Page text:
Andy Warhol. Jasper Johns. Keith Haring. Barbara Kruger. Takashi Murakami. Yayoi Kusama.
A new era of modern dining intersecting with modern art started this week, as former French Laundry chef de cuisine Hollingsworth debuted dinner at his Otium restaurant adjacent to The Broad in Downtown Los Angeles.
This is as big as restaurant openings get in L.A. The Broad, of course, is Eli and Edythe Broad’s white-hot new museum—the most coveted reservation in town. The civic-minded couple have made admission free, but scheduled viewing times for the nearly 2,000-piece collection—that also includes masterworks from Jeff Koons, Jean Michel-Basquiat and Cindy Sherman—are booked months in advance.
Otium, with its stunning industrial-chic room, its glistening oversized windows, its open kitchen, its wood-burning stoves, its Julian Cox cocktails, its vertical garden and its Damian Hirst fish mural is only adding to the beauty and the buzz.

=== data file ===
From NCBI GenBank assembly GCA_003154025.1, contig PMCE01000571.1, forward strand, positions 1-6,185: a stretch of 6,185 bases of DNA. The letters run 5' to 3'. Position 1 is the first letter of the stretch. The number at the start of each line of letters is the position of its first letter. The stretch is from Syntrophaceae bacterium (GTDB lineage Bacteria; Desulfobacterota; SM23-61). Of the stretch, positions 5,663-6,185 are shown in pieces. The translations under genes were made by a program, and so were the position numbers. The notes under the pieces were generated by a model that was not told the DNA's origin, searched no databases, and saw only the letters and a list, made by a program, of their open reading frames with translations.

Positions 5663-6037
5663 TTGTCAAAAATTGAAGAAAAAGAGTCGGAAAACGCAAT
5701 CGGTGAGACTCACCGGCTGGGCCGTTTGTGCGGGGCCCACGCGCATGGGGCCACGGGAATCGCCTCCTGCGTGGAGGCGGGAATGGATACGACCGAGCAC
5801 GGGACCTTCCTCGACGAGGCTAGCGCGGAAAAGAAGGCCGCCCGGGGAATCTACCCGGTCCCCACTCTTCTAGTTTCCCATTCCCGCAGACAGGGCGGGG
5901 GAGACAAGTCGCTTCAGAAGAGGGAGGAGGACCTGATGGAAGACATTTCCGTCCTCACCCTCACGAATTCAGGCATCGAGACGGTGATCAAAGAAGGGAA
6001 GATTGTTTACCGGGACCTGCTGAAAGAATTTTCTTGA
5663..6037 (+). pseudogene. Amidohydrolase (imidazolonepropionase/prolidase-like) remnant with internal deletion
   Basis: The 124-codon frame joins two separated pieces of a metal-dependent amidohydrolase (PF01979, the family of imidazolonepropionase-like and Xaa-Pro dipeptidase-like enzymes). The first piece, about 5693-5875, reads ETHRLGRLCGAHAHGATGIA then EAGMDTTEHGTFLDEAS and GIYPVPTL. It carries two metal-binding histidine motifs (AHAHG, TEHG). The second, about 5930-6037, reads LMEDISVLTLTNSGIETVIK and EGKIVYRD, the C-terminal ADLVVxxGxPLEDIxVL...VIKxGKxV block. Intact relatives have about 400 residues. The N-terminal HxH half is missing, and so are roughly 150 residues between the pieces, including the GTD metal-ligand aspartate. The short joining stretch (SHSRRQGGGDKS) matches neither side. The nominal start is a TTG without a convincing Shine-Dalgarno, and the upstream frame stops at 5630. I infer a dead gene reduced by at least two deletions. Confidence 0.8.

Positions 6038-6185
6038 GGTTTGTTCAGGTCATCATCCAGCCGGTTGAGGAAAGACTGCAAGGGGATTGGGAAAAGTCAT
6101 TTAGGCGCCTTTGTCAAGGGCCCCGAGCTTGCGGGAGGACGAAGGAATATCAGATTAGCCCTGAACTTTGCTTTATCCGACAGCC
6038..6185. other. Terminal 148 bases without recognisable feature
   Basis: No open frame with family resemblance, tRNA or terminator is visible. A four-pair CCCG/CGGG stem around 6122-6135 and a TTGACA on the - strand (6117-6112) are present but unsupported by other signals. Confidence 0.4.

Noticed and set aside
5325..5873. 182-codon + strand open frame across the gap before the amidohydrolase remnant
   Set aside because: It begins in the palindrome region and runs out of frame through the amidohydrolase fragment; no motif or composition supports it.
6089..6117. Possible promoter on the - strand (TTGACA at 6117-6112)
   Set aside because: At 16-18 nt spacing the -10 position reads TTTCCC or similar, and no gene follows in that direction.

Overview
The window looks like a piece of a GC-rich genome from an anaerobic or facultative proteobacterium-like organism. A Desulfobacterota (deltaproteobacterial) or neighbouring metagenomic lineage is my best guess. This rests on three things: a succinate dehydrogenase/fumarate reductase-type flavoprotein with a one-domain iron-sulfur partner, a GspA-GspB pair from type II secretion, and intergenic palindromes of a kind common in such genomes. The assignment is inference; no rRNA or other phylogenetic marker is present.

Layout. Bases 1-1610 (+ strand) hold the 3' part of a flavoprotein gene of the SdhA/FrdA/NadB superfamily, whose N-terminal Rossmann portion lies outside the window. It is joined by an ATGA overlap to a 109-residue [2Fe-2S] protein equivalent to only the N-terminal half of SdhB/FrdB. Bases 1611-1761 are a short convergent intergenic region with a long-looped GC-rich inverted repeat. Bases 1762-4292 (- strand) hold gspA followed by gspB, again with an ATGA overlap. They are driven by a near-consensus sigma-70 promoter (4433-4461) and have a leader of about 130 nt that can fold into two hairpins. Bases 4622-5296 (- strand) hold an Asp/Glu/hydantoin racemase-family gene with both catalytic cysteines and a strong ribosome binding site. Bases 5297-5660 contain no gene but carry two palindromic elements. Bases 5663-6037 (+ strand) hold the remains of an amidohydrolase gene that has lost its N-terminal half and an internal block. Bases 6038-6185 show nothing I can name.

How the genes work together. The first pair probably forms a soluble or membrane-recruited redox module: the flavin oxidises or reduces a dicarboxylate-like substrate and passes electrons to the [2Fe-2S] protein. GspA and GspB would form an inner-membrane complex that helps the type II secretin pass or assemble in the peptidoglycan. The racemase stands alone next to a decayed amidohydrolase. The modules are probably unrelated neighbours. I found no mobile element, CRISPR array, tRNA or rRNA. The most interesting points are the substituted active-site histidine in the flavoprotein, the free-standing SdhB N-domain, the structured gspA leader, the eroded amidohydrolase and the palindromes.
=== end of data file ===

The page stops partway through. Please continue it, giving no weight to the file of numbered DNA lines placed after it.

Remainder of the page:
“I’m over preciousness,” Mr. Hollingsworth said during Tuesday’s packed-to-the-gills lunch rush, smiling like a man who understands that L.A. prefers accessible, globally-influenced cuisine over tweezers and tablecloths. The chef had previously told us he’s been amped to see both “hipsters” and silver-haired diners lingering at Otium during lunch. A lot of chefs like to say they want to run a fun restaurant for everyone, but how many places have both a kale salad with quinoa and almonds for lunch and then foie gras with funnel cake and strawberries at dinner?
Otium is serving food that looks as gorgeous as it tastes, plates that burst with color and texture to please all palates. Falafel, eggplant, cucumber, Meyer lemon and chickpeas is a dish that snaps, crackles and pops. Hamachi with nori, avocado and sweet-and-sour tomatoes is a masterful combination of ocean and farm. Pork belly, caramelized garlic, egg and bok choy is a refined rice bowl that’s so on trend and also so comforting you might want to eat it for both lunch and dinner. Luckily, you can here.